There's enough testimony that Lou Reed could be sweet and caring that it's probably even true, but it certainly wasn't always, and he could be terribly difficult. Insecurity? Amphetamines? Alcohol? Perfectionism? Rockstar entitlement? Who knows? Something could make him turn nasty. Reed between the hepatitis, the drugs, and the alcohol did enough damage to his liver he needed a transplant, which he got in 2013. It seemed to have worked for a couple of months, but then his body rejected it, and he was dead in October of that year. Hermes quotes a hilarious bit from the Onion that was true even when it appeared in the optimistic months, but then sadly was even more true:
New Liver Complains of Difficulty Working with Lou Reed

"It's really hard to get along with Lou--one minute he's your best friend and the next he's outright abusive,' said the vital organ, describing his collaboration with the former Velvet Underground frontman as "strained at best." "He just has this way of making you feel completely inadequate."
Anyway, Hermes' biography was solid, better on some periods than others (of course,) best of all on the late sixties through the seventies. I don't know that it will make any new converts, but if you were already a fan...

...I think you'll enjoy it.

It's the second week of Nonfiction November and the prompt is, How do I choose which non-fiction to read? I'd say it's generally by topic, as was this. I don't remember where I first saw mention of the biography, but since that review wasn't a pan, and I knew was interested in the subject, I put it on my library holdlist. I've read a few other music biographies, though it's not a large category for me. General-audience literary criticism is a perennial for me, history--a lot of Ukraine and eastern Europe lately, alas--regularly appears by my reading chair, some (non-technical) philosophy. Some books related to professional concerns: computers, finance, containerized shipping. Cookbooks.

I also then to fix on particular authors. I read Robert Gerwarth's most recent, November 1918, because I'd enjoyed his earlier book. I'm likely to read the new Christopher Clark soon. I might also read that earlier Will Hermes. And the next non-fiction book I'll read will score in two categories: it's the latest by Rebecca Solnit, whom I quite like, and it's about her engagement with George Orwell, so literary criticism.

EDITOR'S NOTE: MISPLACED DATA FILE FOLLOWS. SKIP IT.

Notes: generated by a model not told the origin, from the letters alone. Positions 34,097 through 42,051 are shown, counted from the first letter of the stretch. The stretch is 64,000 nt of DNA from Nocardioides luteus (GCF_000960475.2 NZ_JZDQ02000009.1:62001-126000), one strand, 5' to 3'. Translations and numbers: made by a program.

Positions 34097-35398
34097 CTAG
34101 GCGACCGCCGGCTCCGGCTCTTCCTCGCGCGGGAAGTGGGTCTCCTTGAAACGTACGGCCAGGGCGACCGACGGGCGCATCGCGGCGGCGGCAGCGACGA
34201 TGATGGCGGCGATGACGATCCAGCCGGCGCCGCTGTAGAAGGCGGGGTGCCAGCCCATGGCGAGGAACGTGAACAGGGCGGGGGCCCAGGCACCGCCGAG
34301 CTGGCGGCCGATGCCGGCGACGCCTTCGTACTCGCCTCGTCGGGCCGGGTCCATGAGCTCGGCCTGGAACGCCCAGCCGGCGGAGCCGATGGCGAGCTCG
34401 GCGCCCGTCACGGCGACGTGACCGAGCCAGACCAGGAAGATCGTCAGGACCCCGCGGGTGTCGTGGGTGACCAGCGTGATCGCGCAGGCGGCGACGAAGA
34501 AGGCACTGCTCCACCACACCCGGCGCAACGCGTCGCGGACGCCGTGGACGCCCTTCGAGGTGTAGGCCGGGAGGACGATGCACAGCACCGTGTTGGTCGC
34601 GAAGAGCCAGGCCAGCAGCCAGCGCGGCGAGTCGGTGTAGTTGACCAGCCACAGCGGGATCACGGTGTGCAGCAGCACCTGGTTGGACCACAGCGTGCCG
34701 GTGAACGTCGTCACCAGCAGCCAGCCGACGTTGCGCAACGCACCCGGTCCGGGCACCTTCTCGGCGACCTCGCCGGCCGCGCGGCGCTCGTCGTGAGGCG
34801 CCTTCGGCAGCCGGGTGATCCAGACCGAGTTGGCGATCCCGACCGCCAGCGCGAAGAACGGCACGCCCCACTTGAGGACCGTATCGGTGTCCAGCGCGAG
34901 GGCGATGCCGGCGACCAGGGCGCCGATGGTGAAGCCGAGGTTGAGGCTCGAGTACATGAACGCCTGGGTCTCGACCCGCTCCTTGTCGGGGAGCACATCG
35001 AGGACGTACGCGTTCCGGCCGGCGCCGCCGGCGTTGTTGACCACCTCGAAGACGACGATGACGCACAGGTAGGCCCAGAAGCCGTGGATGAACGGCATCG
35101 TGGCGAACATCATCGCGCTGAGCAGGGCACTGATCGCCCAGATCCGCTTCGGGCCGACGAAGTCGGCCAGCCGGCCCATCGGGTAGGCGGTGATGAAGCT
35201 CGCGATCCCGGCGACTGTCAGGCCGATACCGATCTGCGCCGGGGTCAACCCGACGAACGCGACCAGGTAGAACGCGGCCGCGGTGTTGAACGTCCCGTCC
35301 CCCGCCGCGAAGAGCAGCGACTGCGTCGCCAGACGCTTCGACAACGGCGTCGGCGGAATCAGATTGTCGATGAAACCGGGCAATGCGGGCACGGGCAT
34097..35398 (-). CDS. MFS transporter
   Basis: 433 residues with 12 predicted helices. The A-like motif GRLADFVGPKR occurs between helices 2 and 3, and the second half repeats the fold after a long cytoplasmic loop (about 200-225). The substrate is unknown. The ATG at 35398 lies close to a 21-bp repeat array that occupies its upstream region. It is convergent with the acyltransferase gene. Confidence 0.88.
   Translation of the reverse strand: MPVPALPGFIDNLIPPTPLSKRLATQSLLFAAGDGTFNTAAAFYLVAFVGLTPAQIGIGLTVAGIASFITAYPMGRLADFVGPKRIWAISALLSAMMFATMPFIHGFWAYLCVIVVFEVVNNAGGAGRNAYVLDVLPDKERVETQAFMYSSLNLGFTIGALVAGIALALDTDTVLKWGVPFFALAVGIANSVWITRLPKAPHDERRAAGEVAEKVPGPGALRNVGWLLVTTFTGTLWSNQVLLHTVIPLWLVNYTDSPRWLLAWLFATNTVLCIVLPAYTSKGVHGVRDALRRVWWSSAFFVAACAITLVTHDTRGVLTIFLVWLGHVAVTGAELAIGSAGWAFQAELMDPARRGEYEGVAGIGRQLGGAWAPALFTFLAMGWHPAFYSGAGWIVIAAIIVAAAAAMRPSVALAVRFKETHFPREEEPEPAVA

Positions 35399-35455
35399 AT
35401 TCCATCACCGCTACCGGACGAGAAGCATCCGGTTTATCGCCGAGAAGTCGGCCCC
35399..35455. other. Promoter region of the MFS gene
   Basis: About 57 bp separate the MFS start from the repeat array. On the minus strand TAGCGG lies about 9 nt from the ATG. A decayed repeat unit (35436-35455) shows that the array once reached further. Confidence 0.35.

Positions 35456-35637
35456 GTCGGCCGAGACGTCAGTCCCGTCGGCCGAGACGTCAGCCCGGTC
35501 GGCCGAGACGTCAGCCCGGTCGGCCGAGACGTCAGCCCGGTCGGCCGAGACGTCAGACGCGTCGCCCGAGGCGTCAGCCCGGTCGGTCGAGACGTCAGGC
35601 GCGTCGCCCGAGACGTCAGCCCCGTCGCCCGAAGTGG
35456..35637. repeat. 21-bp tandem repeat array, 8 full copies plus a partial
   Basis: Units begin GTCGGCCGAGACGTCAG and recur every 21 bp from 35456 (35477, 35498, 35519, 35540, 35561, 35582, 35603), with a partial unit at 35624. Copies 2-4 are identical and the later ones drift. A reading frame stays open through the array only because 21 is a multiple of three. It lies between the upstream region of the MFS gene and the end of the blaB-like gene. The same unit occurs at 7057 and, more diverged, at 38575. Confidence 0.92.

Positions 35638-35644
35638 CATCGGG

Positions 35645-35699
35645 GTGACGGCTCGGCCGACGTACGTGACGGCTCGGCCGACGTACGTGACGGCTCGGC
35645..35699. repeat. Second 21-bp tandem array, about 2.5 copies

Project Gutenberg also has some interesting things, and I sometimes just read from there, mostly because it's so simple to come by, and I want something for the eReader.

I'm not completely opposed to judging a book by its cover 😉 though I certainly wouldn't call the cover of this Lou Reed biography much of an enticement...but it *has* gotten harder to browse bookstores: it's a pretty good ways now for me to get to a good new bookstore, when ten years ago there was one a block away. (I should be buying fewer books anyway...) In any case more books in general, and non-fiction in particular, is likely to come from the library where I just order it up from the website and it appears at my local branch magically, after I've just read about it at somebody's blog. I'm expecting to request a whole bunch of books at the end of this month...

Thanks to Frances at Volatile Rune for hosting this week!


  1. Its Frances from Volatile Rune. Lou Reed sounds quite a character! I do wish people wouldn't invent difficult childhoods just to be fashionable though, unless they actually had one! Thank you so much for taking part in nonfiction November.

    1. It's a weird way to try to achieve Authenticity, isn't it?

  2. I love how books just magically show up at my library with my name on them! ;-)

    1. I'm 8694 rather than Reese at the library, but that works, too!

  3. Probably not the biography for me, but it does sound like an interesting take on Reed's life.

    1. I think you'd have to be a Lou Reed fan to be interested.

  4. Lou Reed? ..not for me. Why are people so self-destructive? Other reading tips about some of your favortie NF authors much appreciated. My Dutch library does not have ALL I'd like to read but I keep searching. Project Gutenberg, now I never thought to use it more actively. I'll see what I can find. I started the C. Clark book...excellent! Thanks for your week 2 #NonFicNov thoughts.

    1. I always liked his music. I knew his life was problematic so that's what I expected from the book, I guess, but I don't really understand it either--people can be so bad to themselves, let alone others.